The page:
According to a new Harris Poll, nearly one third of Americans are considering moving to a less densely populated area due to the coronavirus. They’re prioritizing larger apartments with enough room for home offices and access to private outdoor space more than ever before. What might that mean for New York City, long known for ‘compact’ (to put it charitably) apartments, crowded social spaces, and the often-frenetic energy that goes with that kind of lifestyle? Likely a change in design for new units going forward, and perhaps a shift to the roomier outer boroughs, where land and development costs are lower and apartments can be designed with different space allocation in mind. Developers are sure to be taking note of this.
According to pros we spoke with, developers, architects, and designers are looking at five potential areas where they might adapt new approaches to residential spaces: wellness, flexibility, hygiene, convenience, and technology. As an example of this, Adam Ginsburg, co-chairman of residential development company GDC Properties based in Hawthorne, New York, cites Townhouse on the Park, a newly-finished GDC project in Long Island City. Though this particular property is a rental, Ginsburg - whose company develops both rental and for-sale properties - notes that condos and co-ops are considering nearly all the same factors.
Interestingly, Ginsburg notes, “It’s true that many of the features Townhouse on the Park offers are highly desirable in the current environment - but the truth is these were baked into our plans before COVID-19 had infected a single human being.”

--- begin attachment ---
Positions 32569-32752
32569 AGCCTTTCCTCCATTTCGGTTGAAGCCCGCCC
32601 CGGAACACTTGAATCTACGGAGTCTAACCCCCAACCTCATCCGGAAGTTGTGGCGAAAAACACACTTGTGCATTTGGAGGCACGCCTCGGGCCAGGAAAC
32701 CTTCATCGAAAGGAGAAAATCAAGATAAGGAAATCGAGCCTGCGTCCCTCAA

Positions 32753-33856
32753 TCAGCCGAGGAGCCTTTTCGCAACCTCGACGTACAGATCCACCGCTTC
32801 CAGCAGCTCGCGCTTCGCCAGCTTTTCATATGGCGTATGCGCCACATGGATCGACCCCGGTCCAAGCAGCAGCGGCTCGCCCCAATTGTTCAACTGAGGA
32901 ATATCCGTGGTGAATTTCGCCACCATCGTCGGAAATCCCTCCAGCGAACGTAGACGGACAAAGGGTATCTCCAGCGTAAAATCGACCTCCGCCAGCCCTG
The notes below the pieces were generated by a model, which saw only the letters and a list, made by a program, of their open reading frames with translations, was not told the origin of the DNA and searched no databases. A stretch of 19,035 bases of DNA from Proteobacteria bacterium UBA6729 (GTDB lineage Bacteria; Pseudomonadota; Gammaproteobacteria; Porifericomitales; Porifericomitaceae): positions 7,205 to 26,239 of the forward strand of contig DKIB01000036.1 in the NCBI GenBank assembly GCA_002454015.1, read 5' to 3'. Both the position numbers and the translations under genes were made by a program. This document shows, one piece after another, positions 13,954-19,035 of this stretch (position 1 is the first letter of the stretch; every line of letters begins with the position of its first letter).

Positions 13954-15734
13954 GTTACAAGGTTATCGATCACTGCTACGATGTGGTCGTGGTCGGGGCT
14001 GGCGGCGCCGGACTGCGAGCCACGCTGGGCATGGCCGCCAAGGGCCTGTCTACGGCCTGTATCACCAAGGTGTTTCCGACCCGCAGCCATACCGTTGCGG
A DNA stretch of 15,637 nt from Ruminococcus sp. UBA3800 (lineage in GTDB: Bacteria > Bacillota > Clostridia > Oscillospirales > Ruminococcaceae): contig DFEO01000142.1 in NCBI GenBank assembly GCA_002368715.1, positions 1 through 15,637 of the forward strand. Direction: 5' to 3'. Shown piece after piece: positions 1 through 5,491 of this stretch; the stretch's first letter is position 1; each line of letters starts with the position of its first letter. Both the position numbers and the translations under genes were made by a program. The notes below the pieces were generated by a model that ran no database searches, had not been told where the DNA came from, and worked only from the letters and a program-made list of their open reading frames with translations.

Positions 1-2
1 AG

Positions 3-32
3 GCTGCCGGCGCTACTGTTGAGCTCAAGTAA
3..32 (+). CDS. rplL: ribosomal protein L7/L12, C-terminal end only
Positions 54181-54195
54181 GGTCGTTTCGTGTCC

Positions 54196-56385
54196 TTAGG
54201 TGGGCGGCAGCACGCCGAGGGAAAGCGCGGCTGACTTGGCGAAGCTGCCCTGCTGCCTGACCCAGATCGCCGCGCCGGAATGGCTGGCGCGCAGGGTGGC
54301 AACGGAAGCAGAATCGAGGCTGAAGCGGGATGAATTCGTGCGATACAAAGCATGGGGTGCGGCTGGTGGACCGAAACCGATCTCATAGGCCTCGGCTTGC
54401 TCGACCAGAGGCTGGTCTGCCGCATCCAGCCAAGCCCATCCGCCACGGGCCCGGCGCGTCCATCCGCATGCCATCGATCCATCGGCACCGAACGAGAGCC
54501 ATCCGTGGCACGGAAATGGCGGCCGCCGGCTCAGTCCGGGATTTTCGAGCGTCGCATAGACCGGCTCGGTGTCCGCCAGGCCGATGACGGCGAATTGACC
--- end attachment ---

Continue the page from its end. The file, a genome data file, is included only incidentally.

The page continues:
Health and fitness are a major consideration for everyone today. With the advent of COVID-19, the traditional approach to fitness - usually a gym membership or working out in a semi-private, in-building gym - has become problematic. Townhouse on the Park has managed to side-step that to some degree by equipping each unit with a cutting-edge MIRROR home gym system. Providing in-unit fitness capability in each residence empowers individuals to control both their potential exposure to health risks and their schedules more precisely. Of course, designers and architects must consider allocation of space and usage when contemplating whether to include in-unit fitness capability development floor plans.
“Amenities like the MIRROR make a lot of sense today and are fairly easy to incorporate,” says Ginsburg. He points out that other adaptations may be more difficult to incorporate, and therefore may take more time till they are adopted as part of typical apartment design.